On the way to the gemba this morning I heard the NPR report on American suit manufacturer Joseph Abboud on the rental car radio. Here is the transcript on the NPR website, titled Suit Maker Goes ‘Lean’ to Keep Jobs in U.S.
The report gave me three thoughts.
First, it was good to hear jobs being kept in the United States through Lean manufacturing. Second, it was good to hear the words “Lean manufacturing” on the morning news on national radio. But somehow, I was waiting for the other shoe to drop.
Sure enough, the story ended with the follwing:
So far, the Joseph Abboud formula seems to be successful. Last year, the factory increased production, and sales are up 15 percent. In a world where pressure from low-wage labor is intense, Sapienza expects the strategy to work for five years.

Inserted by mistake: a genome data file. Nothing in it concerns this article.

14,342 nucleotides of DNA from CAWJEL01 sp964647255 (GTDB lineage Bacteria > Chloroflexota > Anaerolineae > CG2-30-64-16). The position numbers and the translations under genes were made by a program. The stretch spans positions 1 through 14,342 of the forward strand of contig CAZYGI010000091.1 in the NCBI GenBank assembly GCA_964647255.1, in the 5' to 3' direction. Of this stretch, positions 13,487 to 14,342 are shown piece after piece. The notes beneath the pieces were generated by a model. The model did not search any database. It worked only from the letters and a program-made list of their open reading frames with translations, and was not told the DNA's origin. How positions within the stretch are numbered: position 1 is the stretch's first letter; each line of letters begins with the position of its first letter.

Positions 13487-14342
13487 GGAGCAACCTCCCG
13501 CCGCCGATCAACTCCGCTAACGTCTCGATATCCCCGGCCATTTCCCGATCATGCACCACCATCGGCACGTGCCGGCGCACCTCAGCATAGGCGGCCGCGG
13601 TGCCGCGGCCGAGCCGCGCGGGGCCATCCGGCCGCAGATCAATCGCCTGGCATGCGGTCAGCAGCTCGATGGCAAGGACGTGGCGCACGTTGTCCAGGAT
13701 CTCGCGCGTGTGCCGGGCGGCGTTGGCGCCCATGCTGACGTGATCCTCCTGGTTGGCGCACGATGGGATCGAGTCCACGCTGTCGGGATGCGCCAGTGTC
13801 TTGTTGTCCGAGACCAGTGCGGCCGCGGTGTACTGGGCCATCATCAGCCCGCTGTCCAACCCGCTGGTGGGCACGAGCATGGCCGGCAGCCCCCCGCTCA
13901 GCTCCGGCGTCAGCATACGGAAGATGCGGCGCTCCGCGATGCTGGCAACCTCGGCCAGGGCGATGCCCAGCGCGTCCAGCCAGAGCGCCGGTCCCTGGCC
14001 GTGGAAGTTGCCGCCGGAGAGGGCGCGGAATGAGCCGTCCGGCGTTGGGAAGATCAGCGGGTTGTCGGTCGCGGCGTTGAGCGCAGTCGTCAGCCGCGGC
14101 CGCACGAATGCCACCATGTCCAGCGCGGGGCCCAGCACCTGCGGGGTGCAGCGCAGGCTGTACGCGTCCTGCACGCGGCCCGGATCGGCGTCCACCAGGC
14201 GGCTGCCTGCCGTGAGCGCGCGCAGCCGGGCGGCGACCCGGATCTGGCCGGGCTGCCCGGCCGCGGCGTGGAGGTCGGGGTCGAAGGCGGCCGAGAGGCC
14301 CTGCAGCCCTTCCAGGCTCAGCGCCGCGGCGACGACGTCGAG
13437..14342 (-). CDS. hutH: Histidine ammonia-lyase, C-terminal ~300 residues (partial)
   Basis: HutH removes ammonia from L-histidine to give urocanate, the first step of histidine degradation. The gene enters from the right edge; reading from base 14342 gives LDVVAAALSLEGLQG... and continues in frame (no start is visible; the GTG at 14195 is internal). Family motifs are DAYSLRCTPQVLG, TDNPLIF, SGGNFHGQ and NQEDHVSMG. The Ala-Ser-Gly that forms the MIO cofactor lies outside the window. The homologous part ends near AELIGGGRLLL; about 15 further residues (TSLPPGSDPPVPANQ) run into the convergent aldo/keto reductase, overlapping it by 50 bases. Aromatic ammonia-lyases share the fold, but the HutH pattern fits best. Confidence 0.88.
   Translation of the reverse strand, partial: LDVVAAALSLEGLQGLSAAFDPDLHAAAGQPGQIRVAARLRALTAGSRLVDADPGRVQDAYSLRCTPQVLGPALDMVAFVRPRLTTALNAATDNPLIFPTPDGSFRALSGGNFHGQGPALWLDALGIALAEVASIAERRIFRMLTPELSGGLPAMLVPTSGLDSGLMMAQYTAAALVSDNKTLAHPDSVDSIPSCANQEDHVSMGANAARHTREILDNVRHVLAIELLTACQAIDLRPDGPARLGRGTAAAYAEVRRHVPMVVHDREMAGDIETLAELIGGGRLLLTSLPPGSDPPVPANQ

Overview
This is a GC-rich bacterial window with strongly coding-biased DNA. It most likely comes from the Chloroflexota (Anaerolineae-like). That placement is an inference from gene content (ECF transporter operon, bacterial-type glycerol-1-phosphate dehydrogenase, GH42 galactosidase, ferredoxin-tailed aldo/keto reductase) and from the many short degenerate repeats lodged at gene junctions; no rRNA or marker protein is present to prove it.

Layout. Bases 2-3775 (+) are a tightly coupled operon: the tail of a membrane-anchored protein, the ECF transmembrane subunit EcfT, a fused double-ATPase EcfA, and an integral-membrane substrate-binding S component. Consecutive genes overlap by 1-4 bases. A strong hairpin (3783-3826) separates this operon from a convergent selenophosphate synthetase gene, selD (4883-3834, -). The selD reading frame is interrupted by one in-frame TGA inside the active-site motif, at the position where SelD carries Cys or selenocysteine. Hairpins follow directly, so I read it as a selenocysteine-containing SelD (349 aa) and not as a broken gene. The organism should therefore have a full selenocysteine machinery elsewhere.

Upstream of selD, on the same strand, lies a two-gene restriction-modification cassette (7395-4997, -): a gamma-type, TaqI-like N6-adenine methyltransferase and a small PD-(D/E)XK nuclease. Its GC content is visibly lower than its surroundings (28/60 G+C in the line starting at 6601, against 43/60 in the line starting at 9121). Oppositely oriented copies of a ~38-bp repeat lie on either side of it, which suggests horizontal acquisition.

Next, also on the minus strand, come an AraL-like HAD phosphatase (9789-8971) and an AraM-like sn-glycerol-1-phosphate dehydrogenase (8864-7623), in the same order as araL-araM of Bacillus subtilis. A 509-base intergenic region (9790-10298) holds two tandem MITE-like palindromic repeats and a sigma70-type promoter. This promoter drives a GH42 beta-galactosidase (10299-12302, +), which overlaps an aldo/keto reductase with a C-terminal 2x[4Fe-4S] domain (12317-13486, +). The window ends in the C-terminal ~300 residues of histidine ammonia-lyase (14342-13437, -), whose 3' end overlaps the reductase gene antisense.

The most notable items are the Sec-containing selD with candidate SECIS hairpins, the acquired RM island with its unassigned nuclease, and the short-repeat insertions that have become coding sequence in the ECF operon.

So Lean manufacturing is a strategy that will work for five years. After that, move to a low cost country?
After that, he says the company will have to change further to stay competitive.
That sounds ominous. Why wait five years to “change further” unless you by change you mean “change to a lowest labor cost strategy”?
The whole idea of Lean manufacturing a.k.a. Toyota Production System a.k.a. kaizen + respect for people is that you are continuously changing and improving in the struggle to remain competitive. Don’t wait five years for the next buzzword fix.